University of Illinois at Urbana-Champaign
Market failure for nutritional attributes of foods leads to underinvestment in crop breeding to enhance nutritional content of foods. As awareness of the importance of micronutrient deficiencies in the diets of poor people has grown, public investments in research to create biofortified staple crops have increased. The potential for this new approach is assessed in two ways. First, an examination of lessons from established interventions to address micronutrient deficiencies shows where and how biofortification can complement existing interventions and provides guidance regarding potential hurdles to successful implementation. Second, the potential for different crop-breeding technologies to biofortify crops is examined, and the advances that can only be achieved through application of modern biotechnology are identified.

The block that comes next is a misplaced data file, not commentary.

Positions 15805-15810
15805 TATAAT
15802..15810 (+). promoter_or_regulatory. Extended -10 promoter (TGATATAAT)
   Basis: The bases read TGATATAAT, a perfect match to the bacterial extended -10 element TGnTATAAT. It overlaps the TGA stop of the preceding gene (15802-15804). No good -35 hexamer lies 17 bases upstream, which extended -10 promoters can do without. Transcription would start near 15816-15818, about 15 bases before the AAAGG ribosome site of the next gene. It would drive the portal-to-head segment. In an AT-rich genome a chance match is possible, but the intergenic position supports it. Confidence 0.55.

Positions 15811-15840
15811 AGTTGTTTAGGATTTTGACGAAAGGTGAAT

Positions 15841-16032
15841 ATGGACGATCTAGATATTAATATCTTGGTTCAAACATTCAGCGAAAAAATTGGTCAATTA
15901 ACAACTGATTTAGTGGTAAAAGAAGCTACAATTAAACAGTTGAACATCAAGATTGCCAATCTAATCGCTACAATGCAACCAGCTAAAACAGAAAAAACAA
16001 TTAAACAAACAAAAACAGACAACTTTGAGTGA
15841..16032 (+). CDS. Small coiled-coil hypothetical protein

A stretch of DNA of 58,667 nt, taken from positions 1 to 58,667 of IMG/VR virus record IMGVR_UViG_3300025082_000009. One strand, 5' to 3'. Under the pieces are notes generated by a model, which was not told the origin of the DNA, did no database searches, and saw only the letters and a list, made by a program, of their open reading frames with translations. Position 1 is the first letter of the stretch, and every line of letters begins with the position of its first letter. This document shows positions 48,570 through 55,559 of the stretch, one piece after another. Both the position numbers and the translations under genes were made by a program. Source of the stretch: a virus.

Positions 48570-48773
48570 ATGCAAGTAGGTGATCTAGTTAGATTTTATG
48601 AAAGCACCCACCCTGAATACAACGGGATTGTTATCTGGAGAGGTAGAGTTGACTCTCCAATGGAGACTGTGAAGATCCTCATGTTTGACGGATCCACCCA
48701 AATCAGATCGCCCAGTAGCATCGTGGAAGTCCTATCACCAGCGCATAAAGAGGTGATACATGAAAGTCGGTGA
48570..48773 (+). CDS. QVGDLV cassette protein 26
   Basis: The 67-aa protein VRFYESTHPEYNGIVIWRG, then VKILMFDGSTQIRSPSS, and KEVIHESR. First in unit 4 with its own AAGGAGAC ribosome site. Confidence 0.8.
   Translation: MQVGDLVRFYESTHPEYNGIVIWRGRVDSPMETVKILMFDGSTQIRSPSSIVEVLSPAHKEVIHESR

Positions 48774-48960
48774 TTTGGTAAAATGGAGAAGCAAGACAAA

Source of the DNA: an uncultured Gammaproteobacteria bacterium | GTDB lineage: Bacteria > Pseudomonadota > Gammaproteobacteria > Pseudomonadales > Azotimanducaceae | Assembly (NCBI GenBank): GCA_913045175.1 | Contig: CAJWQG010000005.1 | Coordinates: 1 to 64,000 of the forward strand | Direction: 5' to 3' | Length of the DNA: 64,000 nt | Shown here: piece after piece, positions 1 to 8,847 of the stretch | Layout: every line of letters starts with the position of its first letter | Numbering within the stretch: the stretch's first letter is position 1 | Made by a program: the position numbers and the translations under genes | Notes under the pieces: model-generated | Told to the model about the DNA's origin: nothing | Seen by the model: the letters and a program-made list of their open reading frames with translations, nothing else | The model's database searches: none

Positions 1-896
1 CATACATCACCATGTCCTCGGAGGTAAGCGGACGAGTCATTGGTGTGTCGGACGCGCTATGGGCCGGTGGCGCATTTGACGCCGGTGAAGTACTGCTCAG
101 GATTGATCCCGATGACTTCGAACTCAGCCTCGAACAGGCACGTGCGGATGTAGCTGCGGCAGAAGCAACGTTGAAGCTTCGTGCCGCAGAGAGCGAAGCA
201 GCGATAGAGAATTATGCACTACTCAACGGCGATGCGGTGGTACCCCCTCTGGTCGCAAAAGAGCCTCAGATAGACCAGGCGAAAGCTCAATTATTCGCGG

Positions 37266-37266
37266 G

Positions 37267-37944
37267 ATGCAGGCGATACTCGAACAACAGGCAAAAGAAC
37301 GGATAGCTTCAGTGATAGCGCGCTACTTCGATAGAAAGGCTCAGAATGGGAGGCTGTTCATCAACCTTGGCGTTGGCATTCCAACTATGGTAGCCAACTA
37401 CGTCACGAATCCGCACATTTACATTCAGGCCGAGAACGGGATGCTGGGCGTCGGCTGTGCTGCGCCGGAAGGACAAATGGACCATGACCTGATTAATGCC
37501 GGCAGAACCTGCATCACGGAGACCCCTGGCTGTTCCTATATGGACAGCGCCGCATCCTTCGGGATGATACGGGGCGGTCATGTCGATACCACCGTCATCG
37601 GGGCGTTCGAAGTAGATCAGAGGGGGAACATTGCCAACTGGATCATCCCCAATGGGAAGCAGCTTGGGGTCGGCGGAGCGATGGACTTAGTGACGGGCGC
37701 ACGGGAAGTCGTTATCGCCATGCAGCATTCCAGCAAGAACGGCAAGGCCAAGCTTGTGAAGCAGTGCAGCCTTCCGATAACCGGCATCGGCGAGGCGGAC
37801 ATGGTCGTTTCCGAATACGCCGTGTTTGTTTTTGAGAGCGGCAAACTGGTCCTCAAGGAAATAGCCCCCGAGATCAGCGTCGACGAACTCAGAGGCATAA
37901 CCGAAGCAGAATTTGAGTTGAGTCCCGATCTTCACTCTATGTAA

Key words: Market failure, biofortification, micronutrient deficiency, returns to agricultural research, biotechnology, public health.